Rap is something you do,
Hip hop is something you live
A historical reflection of Hip Hop
Name: Jake Parker
Student number: 100072668
Date: Friday, March 30, 2007
Professor: Mark Adam
Let's bring it back with that Ol' New York rap. Hip hop is amazing, straight up. It's not just the music, it's everything involved with the four elements of hip hop; the emceeing (rapping), the DJing, the graffiti, and the break dancing. When I was younger I used to search for "hip-hop" and "rap" albums never realizing the difference that I have come to know and appreciate so much. Rap is something you do and hip hop is something you live. Rapping is quite linear, with original styles mastering rhythm over a beat (Light, 1999). Hip hop is a culture, but it's also much more than that. It's a way of voicing opinions to the masses, whether the rappers promote violence or deter violence; it's all up to the listener. Hip hop is a way of life; how you walk, how you dress, how you act, how you swear. It is an attitude. The roots of hip hop come from frustration, environments that were uncivil for human dignity (the Ghettos). From this environment came this creativity and style that no one could hold back. I think it's prudent to point out that this essay only covers an introduction and reflection to the vast and garish culture of hip hop and that to delve into every artist's history and impact would be pleasing yet extensive in content. With that in mind, let's look at the history and fundamental aspects that comprised this exuberant culture. The culture of hip hop primarily originated in New York City in the 1970s, particularly in the poverty stricken neighbourhoods of the Bronx (Light, 1999). These forgotten youth used hip hop as a medium to express their troubles, to express how they felt about being in the underclass that so many were. An underclass in which young black people are at the centre, but do not form the totality. This multicultural...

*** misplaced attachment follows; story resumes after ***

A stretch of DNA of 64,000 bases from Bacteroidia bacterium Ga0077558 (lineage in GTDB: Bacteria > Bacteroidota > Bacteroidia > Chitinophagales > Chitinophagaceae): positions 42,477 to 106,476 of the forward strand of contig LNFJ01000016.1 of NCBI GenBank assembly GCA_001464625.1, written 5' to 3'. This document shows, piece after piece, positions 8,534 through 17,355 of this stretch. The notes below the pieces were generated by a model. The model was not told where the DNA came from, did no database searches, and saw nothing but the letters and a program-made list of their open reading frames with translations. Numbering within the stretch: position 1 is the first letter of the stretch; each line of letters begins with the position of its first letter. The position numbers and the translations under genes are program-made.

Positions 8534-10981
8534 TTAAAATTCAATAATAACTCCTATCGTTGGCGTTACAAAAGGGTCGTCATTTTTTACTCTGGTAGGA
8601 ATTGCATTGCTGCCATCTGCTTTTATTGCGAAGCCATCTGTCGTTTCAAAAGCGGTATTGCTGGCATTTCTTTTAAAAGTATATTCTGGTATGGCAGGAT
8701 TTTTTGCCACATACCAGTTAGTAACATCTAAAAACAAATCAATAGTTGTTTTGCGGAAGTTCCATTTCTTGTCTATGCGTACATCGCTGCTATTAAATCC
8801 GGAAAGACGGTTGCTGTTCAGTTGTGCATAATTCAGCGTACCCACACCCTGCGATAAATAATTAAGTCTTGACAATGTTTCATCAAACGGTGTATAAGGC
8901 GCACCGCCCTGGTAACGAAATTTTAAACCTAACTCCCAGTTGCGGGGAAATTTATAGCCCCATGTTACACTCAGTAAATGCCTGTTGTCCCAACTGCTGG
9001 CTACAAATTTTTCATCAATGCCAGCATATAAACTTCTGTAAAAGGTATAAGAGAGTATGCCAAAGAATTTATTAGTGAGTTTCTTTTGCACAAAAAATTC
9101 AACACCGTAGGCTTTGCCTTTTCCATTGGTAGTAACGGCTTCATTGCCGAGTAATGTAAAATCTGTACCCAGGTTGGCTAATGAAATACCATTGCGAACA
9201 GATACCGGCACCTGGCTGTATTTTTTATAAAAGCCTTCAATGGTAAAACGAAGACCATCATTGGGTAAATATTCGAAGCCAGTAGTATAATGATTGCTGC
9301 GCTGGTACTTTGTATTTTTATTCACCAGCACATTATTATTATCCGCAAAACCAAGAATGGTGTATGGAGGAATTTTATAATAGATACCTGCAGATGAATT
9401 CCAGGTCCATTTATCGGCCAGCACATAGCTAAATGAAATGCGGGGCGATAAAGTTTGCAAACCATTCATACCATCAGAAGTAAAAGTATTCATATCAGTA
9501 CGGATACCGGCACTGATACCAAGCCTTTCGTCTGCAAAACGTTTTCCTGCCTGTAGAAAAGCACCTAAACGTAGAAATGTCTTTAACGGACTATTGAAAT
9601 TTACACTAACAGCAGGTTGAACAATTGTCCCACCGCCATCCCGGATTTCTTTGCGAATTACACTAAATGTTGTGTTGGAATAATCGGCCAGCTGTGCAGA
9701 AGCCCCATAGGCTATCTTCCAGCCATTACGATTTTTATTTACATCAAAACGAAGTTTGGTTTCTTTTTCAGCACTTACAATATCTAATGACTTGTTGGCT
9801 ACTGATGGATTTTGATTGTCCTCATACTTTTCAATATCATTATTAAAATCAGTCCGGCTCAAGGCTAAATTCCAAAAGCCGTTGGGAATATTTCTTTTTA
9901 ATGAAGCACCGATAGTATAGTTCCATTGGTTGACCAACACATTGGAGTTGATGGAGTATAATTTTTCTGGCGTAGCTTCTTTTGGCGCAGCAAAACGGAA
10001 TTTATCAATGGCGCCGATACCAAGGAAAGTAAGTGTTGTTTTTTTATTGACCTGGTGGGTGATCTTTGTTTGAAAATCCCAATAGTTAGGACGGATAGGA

References: Light, A (1999). "Vibe" History of Hip Hop. Berkeley, California: Plexus Publishing Ltd.
Peddie, I. (2005). The Resisting Muse: Popular Music and Social Protest. Aldershot, Hampshire,
England: Ashgate Publishing Limited.
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